XII Network Monitoring Protocols
Weve seen TCP/IP utilities and protocols for configuring the network, and troubleshooting problems when they occur. There are also generic (not TCP/IP specific) utilities for monitoring the network, collecting statistics and watching for potential network problems. Typically, these utilities are provided by third-party enterprise utility software vendors, or sometimes network hardware vendors, rather than being included in the operating system as configuration and troubleshooting utilities are.
These third-party utilities primarily use the SNMP and RMON protocols to transmit status requests from a management server to network devices, and replies back from the devices to the management server.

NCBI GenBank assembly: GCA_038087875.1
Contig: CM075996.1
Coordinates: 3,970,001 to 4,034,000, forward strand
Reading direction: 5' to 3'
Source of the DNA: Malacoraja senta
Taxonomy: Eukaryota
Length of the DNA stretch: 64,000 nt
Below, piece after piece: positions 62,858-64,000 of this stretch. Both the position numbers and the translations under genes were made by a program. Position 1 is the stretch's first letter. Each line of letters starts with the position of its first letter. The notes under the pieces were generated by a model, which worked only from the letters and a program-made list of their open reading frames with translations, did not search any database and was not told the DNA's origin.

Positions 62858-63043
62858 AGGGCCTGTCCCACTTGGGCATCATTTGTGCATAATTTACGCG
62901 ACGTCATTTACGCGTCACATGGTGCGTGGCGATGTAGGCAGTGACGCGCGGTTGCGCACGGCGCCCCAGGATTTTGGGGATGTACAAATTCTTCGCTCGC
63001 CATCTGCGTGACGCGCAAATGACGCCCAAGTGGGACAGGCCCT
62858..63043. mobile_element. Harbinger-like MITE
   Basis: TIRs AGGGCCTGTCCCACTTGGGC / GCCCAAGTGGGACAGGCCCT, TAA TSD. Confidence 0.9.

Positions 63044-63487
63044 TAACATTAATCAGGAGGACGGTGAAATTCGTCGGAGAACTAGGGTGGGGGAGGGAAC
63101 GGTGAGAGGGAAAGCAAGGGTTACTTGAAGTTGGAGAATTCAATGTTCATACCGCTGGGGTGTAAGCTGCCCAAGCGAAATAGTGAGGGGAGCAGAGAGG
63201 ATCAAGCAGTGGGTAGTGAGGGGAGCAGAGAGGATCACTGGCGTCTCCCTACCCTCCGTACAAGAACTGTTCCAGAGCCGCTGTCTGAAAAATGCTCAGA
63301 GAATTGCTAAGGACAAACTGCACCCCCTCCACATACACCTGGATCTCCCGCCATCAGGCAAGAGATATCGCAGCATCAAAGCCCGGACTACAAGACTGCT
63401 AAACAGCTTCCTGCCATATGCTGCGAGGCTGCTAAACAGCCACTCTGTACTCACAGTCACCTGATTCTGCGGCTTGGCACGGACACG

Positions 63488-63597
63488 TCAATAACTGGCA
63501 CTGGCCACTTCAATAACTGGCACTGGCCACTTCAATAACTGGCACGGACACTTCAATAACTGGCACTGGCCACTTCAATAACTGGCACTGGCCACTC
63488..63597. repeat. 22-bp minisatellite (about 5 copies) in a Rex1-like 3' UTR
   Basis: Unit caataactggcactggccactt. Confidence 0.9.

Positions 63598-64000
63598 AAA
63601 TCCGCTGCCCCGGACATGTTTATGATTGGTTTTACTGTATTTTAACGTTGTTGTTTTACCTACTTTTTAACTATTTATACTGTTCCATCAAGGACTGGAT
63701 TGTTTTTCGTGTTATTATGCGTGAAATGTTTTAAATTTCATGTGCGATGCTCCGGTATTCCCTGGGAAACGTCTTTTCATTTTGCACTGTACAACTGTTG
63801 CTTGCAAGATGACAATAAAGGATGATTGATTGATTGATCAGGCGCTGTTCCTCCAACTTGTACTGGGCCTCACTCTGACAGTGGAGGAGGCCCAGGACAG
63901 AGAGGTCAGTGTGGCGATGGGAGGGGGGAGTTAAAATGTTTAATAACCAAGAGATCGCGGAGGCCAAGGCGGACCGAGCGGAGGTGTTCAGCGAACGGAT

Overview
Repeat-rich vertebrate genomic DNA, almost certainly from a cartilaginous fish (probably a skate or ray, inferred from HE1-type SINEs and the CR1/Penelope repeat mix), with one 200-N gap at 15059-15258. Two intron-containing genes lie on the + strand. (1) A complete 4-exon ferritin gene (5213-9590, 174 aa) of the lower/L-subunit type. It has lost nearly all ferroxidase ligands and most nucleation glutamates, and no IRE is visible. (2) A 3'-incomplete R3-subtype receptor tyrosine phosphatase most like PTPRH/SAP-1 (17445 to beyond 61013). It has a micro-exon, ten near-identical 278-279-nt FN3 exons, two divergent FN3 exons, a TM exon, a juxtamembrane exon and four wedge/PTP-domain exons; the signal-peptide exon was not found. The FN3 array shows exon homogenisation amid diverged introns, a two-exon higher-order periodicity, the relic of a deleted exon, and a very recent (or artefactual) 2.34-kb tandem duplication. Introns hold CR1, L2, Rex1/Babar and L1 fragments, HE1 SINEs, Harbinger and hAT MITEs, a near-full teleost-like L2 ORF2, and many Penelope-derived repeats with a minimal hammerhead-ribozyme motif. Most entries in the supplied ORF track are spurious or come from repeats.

SNMP (Simple Network Management Protocol) was the first protocol designed to communicate between a network management server and devices on a network. Programs using SNMP send out protocol data units (PDUs) to devices. Each SNMP-compliant device runs an agent, which stores data about itself in a Management Information Base (MIB), and responds to queries from management servers using the information in the MIB. An SNMP management program can set up thresholds for various counters that are kept by an agent, and when a threshold is exceeded, the agent issues a trap that is communicated back to the management program.
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